Las Vegas car auction touched by tragedy

Peter Valdes-Dapena

(CNN Money) -- Barrett-Jackson's 10th annual Las Vegas collector car auction will begin, as scheduled, on October 19 at MGM's Mandalay Bay Resort, the same place it's been held every year since 2008.

It's also the same place from which Stephen Paddock murdered 58 people and wounded hundred of others just over two weeks before the auction. From the 32nd floor of the Mandalay Bay, Paddock shot semi-automatic rifles, rigged to fire like machine guns, into a crowd of concert-goers a couple of blocks away.

Among those killed was the son of an avid car collector who happened to be one of Barrett-Jackson's best customers, said Craig Jackson, president of the auction company. (To protect the family's privacy, Barrett-Jackson would not identify the family.)

Jackson and his wife, Carolyn, knew others who were wounded in the shooting, too, he said.

"Monday and Tuesday were just sort of a blur," he said. "We kept getting news about more people we knew."

Still, canceling or postponing the event was not something he considered, he said. Logistically, it would have been difficult -- if not impossible -- to move a multi-day event, scheduled to be broadcast on live television, with hundreds of cars on the docket to be sold. Beyond that, said Jackson, his company wasn't going to be cowed by the actions of a "whack-job," he said referring to Paddock.

He's also not about to turn the auction into a solemn, depressing affair.

Barrett-Jackson auctions are usually boisterous events best known for bidders, helped by waving and shouting "bidders assistants," paying top dollar for classic cars.

The atmosphere is very different from more staid auctions put on by companies like RM Sotheby's or Gooding & Co. Those auction houses specialize in very high-end cars and the bidding process is, by comparison, almost somber.

Barrett-Jackson events are like parties at which some of the guests just happen to be spending many thousands of dollars on classic cars.

Obviously, the events that so recently took place cannot simply be ignored, though.

For one thing, a 2007 40th Anniversary-edition Ford Shelby GT500 Super Snake will be sold on the afternoon of the auction's third day with all the money going to support the Injured Police Officer Fund of Las Vegas. The Super Snake is a Ford Mustang that was modified by Shelby American, a Las Vegas company whose headquarters and factory sits just two miles from the Mandalay Bay.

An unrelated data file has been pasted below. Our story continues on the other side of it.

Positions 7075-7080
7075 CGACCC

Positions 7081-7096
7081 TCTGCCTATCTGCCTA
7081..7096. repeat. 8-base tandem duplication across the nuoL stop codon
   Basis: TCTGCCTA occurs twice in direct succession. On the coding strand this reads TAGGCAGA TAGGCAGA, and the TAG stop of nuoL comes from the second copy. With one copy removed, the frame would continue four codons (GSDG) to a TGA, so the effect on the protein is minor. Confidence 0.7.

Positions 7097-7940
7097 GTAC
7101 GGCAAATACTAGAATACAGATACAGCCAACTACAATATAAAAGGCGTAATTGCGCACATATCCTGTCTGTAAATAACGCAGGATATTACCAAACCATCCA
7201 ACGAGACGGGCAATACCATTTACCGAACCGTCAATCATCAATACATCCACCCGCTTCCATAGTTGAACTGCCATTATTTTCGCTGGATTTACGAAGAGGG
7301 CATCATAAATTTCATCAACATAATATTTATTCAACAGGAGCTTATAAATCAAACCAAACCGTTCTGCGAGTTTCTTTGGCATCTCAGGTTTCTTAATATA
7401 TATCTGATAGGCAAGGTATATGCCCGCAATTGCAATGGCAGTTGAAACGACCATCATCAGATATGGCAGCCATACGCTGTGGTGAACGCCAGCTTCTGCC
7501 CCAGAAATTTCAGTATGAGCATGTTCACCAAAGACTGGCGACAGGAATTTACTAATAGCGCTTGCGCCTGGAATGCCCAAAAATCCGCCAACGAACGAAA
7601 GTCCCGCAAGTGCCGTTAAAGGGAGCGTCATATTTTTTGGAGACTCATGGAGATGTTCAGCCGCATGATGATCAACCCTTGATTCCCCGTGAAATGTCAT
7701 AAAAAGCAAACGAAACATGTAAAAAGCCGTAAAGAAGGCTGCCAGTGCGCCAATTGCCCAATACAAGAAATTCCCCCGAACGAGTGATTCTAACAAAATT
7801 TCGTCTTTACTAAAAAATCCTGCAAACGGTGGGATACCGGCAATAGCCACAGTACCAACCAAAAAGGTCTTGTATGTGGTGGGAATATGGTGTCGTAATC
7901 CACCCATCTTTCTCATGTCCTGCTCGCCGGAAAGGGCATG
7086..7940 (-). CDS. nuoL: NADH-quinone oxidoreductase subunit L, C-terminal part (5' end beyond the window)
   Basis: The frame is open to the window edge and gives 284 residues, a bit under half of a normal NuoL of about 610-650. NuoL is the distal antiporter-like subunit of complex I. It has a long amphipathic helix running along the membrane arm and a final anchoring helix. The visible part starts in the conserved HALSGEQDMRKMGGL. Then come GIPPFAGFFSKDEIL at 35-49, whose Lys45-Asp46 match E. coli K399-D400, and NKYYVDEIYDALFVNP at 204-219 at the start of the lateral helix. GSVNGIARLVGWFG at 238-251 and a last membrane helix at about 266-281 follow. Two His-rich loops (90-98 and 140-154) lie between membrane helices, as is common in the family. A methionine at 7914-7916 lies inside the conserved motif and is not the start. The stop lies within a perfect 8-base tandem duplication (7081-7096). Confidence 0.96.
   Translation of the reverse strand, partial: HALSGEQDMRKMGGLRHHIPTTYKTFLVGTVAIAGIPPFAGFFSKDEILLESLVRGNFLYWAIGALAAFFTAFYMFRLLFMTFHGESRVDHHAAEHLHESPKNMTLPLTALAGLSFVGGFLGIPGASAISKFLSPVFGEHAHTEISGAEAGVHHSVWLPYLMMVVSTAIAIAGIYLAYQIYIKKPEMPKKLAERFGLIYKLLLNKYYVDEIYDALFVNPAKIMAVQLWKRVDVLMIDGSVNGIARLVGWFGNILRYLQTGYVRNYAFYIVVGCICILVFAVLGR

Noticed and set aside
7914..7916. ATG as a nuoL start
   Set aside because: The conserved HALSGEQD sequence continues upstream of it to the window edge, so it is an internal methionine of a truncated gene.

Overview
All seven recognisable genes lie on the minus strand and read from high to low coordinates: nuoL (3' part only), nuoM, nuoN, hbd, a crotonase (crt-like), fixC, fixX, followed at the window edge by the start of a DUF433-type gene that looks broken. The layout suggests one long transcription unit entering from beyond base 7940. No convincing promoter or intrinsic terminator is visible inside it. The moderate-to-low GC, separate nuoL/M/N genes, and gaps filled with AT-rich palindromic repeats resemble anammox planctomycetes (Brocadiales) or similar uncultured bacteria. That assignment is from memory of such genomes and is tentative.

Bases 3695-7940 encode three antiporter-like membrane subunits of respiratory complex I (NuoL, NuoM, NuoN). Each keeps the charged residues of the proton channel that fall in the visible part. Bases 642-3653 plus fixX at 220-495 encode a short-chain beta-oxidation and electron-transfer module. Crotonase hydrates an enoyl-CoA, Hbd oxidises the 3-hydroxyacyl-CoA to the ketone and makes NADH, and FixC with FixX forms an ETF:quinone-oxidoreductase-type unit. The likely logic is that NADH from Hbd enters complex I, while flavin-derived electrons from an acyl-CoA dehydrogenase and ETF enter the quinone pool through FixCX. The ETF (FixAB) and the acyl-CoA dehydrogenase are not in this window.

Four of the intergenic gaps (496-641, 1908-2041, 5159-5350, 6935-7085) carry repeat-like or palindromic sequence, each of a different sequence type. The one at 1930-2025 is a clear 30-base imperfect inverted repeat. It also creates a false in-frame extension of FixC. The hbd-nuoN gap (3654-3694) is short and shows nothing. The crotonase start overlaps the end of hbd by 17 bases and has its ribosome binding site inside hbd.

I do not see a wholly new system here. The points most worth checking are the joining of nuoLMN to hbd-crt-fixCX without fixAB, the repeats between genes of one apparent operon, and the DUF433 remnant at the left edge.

For its part, Shelby American is planning to assemble a 50th Anniversary Shelby Super Snake in a pavilion near the auction. It's the first time Shelby has assembled a car outside its factory.

Patterson said he had never thought of changing plans in the wake of the shooting.

"This town is known as 'Sin City,'" he said. "But we picked up the ball immediately."

So far, ticket sales for the event are up more than 50% from the year before, Jackson said.

"For the most part, most of my customers have said, 'You know, I'm not going to let this guy affect my life," Jackson said in an interview, "as far as changing the way we live our lives."

Not everything has gone smoothly, though. Some people who were planning to sell especially valuable cars at the auction have pulled out, Jackson said.

"We lost some big cars [that were scheduled to be sold] on Saturday. Guys just nervous," Jackson said. "But, we picked some other cars up, so you know, we may be down a few cars compared to last year but for the most part, most people hung in there."


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